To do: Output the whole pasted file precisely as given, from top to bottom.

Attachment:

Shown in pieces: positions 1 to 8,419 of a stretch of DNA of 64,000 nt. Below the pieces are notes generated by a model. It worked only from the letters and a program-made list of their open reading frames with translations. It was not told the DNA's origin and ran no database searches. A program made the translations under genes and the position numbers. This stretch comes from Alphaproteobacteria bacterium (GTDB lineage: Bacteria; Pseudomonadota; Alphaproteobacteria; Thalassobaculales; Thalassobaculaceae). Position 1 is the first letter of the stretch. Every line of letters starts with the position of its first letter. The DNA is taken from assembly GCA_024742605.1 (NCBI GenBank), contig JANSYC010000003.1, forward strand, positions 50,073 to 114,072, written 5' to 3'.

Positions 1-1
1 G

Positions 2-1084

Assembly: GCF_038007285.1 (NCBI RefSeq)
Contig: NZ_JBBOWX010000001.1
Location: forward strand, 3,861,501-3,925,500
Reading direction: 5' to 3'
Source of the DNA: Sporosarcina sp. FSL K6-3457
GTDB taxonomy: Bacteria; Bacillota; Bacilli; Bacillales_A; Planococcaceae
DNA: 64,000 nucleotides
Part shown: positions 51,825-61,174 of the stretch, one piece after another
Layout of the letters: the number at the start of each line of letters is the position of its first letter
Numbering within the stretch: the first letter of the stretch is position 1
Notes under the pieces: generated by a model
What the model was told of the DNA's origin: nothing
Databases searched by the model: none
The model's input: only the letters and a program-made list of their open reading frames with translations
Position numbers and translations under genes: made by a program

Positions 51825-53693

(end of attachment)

Shown in pieces: positions 1 to 8,419 of a stretch of DNA of 64,000 nt. Below the pieces are notes generated by a model. It worked only from the letters and a program-made list of their open reading frames with translations. It was not told the DNA's origin and ran no database searches. A program made the translations under genes and the position numbers. This stretch comes from Alphaproteobacteria bacterium (GTDB lineage: Bacteria; Pseudomonadota; Alphaproteobacteria; Thalassobaculales; Thalassobaculaceae). Position 1 is the first letter of the stretch. Every line of letters starts with the position of its first letter. The DNA is taken from assembly GCA_024742605.1 (NCBI GenBank), contig JANSYC010000003.1, forward strand, positions 50,073 to 114,072, written 5' to 3'.

Positions 1-1
1 G

Positions 2-1084

Assembly: GCF_038007285.1 (NCBI RefSeq)
Contig: NZ_JBBOWX010000001.1
Location: forward strand, 3,861,501-3,925,500
Reading direction: 5' to 3'
Source of the DNA: Sporosarcina sp. FSL K6-3457
GTDB taxonomy: Bacteria; Bacillota; Bacilli; Bacillales_A; Planococcaceae
DNA: 64,000 nucleotides
Part shown: positions 51,825-61,174 of the stretch, one piece after another
Layout of the letters: the number at the start of each line of letters is the position of its first letter
Numbering within the stretch: the first letter of the stretch is position 1
Notes under the pieces: generated by a model
What the model was told of the DNA's origin: nothing
Databases searched by the model: none
The model's input: only the letters and a program-made list of their open reading frames with translations
Position numbers and translations under genes: made by a program

Positions 51825-53693